Yes, it’s ironic that Trump did more re COVID for the Blues (who are disproportionately vaccinated) than the Reds (who are disproportionately vaccination) and Biden is doing more re COVID for the Reds than the Blues, since the disproportionately un-vaccinated Reds will benefit relatively more from COVID therapy than the Blues. Amen to both for their efforts. Yet, Trump failed to get enough people vaccinated and Biden is failing to get enough people treated.
Biden needs to kick ass and make sure Test to Treat is operational and known to everyone, particularly pharmacists throughout the country. If this requires ramping up production of Paxlovid and Molnupiravir, Merck’s comparable med, ramp up production!
(An aside: And make enough to supply the rest of the world, which is significantly under-vaccinated. Imagine the benefit this would provide China today, which has, reports have it, locked down to the point of starving to death, millions of Chinese in Shanghai in order to limit disease spread. Apparently, the Chinese vaccine is highly ineffective and the leadership refuses to use Western vaccines. Consequently, it’s trapped, by choice, in a ruinous policy that will lead to never-ending lockdowns. President Xi may find himself out of power if 10 million residents of Shanghai take to the streets and riot or 10 million residents of Beijing start marching to shanghai to liberate their starving countrymen.)
Not only is Test to Treat currently a hoax, but the situation’s actually worse. Let’s return to my wife who returned to urgent care Friday morning and received a rapid PCR, a rapid Strep, and a rapid Flu test. She was positive on the PCR, and, incidentally, also on the rapid home test she took an hour later.
The Urgent Care physician’s assistant (PA) delivered the bad news and suggested she take Tylenol and Mucinex, but to call if her fever rose above 101 or if she had any trouble breathing. Not a hint that there was an anti-viral available that could help.
My wife immediately requested Paxlovid.
The PA responded, “Is that the Pfizer drug?”
My wife said yes.
The PA then left to check with her boss.
When he returned, he said:
Love to give it to you, but you need to say yes three times to qualify.
First, you’re old enough?
Second, you are at risk due to having Rheumatoid arthritis.
(My wife’s had this for years and it’s well controlled by Plaquenil — the drug Trump was pushing for COVID, but proved too dangerous and ineffective for COVID use.)
And you’re taking a medication that suppresses your immune system, right?
At this point, the PA starts violently shaking his head up and down.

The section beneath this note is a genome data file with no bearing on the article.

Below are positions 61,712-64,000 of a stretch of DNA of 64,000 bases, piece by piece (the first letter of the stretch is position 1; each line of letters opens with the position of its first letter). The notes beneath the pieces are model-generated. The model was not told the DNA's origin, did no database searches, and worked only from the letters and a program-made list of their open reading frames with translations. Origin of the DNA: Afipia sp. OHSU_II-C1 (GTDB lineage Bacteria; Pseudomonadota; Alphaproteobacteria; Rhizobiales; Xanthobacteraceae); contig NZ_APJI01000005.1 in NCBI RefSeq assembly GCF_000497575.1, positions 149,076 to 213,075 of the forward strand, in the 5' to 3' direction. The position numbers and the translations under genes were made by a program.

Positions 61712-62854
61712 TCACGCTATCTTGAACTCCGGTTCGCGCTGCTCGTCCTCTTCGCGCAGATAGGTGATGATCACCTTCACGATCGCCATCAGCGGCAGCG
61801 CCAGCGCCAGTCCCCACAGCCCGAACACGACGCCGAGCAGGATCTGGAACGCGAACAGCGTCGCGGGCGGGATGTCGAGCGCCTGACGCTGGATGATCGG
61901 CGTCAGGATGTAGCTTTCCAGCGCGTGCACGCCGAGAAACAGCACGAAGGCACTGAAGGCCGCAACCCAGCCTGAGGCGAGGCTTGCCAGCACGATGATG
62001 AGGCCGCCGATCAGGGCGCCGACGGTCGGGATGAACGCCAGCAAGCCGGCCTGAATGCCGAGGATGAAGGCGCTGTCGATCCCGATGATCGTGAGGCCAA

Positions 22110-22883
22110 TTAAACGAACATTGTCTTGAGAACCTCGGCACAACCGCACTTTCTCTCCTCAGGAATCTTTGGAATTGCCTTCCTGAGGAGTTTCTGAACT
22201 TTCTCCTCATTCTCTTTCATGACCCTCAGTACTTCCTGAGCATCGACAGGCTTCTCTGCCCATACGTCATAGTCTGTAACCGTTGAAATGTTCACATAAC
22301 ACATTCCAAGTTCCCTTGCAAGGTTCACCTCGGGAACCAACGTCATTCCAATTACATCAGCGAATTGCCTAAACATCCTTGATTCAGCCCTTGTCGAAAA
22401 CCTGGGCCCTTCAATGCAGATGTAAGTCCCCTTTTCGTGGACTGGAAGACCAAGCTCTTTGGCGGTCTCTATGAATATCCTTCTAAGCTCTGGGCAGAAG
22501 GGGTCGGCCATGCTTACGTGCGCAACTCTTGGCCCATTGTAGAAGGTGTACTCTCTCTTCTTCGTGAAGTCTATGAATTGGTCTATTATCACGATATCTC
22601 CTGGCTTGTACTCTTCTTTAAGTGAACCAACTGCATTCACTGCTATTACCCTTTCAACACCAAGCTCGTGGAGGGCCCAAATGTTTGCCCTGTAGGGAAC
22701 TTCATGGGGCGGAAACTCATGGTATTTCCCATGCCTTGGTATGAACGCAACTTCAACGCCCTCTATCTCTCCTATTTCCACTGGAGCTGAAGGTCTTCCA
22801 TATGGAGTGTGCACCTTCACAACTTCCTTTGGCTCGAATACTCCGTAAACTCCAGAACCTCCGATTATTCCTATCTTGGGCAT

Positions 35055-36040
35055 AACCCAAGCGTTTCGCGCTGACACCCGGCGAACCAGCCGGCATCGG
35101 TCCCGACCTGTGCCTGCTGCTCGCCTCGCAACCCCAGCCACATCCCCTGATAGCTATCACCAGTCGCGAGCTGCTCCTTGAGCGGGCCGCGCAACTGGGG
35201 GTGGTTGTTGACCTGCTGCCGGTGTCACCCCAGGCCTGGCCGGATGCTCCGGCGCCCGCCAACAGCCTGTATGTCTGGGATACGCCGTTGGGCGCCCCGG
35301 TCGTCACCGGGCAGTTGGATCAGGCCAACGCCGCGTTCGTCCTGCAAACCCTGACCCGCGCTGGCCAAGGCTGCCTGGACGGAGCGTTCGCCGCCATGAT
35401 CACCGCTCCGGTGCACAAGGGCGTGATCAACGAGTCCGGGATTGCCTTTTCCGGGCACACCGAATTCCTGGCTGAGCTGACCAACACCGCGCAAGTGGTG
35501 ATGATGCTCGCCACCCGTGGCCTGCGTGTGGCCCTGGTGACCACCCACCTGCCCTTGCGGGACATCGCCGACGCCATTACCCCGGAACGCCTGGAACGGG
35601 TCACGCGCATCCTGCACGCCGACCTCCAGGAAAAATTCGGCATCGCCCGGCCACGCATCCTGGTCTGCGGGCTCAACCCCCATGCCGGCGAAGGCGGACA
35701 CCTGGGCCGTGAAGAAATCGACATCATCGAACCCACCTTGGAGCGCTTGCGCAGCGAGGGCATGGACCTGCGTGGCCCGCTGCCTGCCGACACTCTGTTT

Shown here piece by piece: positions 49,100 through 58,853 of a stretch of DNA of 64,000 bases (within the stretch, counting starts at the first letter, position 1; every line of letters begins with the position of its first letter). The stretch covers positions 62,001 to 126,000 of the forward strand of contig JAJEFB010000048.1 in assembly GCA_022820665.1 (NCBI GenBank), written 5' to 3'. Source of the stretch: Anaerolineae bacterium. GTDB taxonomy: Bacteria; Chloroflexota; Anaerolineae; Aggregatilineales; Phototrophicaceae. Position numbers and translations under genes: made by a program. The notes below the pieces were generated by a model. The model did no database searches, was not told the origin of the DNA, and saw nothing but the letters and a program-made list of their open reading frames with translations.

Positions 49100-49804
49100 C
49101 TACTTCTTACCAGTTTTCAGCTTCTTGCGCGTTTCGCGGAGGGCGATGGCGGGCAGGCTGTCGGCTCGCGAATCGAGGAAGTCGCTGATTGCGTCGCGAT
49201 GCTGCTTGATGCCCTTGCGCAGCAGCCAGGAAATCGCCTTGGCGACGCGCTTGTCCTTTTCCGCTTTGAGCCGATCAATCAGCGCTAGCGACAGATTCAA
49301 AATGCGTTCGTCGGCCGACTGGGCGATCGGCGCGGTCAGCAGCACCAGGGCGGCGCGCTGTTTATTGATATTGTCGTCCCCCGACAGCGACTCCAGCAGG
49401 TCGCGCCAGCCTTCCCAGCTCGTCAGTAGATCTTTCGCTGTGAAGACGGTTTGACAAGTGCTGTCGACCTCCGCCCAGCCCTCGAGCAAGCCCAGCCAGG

My wife smiled, which the PA took as a yes and she came back with a script for Paxlovid. After two doses and 24 hours, my wife is also feeling almost normal. The stuff, from our experience, is unbelievable.
Let’s review the morals of these stories.
First, Test to Treat is dysfunctional. No one knows about it, the pharmacies aren’t participating, and many pharmacies apparently don’t have supplies of the new anti-viral pills. Others are overstocked, with medication that’s going beyond the date of legal usage.
Second, we all need to advocate strongly for ourselves and assume that medical practitioners, particularly physician assistants, nurses, receptionists, and pharmacists, aren’t up to speed on the latest available medications.
Third, Biden and the FDA need to get on the same page. The FDA has approved Paxlovid only for those at high risk of severe disease. It’s time for the FDA to lay out the risks of the medication and let people, or at least their doctors, make the own decision on whether to take the risk.
We are, in the final analysis, all at risk of severe disease. We all know people who were young, able-bodied, had no co-morbidities, and are now dead thanks to COVID. The FDA lists the risks to Paxlovid. The list provides no estimate of the share of Paxlovid users who would suffer these side effects, let alone the severity of the listed side effects (none of which seem life-threatening to me.) Thus, we have yet another example of the FDA seemingly protecting its derriere at the price of the public’s general health.
Fourth, rapid home tests work as advertised — when your viral load is really high — high enough to spike a fever, they go positive. But they work too late to operate in tandem with anti-COVID viral meds that need to be taken at the beginning of infection, not days later when infection is detectable on a strip of paper.
The implication? We need to develop far cheaper rapid home PCR tests than the $75 test now marketed by Lucira. Rapid group PCR testing was the answer my brother, Michael, Provost at Cornell, and I pushed two years ago. It’s likely a major part of the answer today.
Finally, if you have any cold- or flu-type symptoms, you should do whatever you can to get a PCR test, not an antigen test, at your first sneeze or cough. The fact that you aren’t antigen-test-positive may well mean you aren’t yet contagious (our granddaughter and my stepdaughter tested PCR negative today), but you need a quick PCR result to know if you should start the anti-viral meds.
But getting anti-viral meds right now is a different story. It may require telling an urgent care doc that you are at severe risk (Aren’t we all?), you have a co-morbidity (Surely something will kill you!), and when asked if your immune system is compromised on its own or via the use of immune-suppressing medicine, it can’t hurt to smile your biggest smile and move your head in a particular direction.
Laurence Kotlikoff is a Boston University Economist, a NY Times Best Selling Author, President of maxifi.com, and Author of Money Magic.
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That was a very disturbing read, Larry. Wishing both of you well and hoping that your health is back to normal SOON!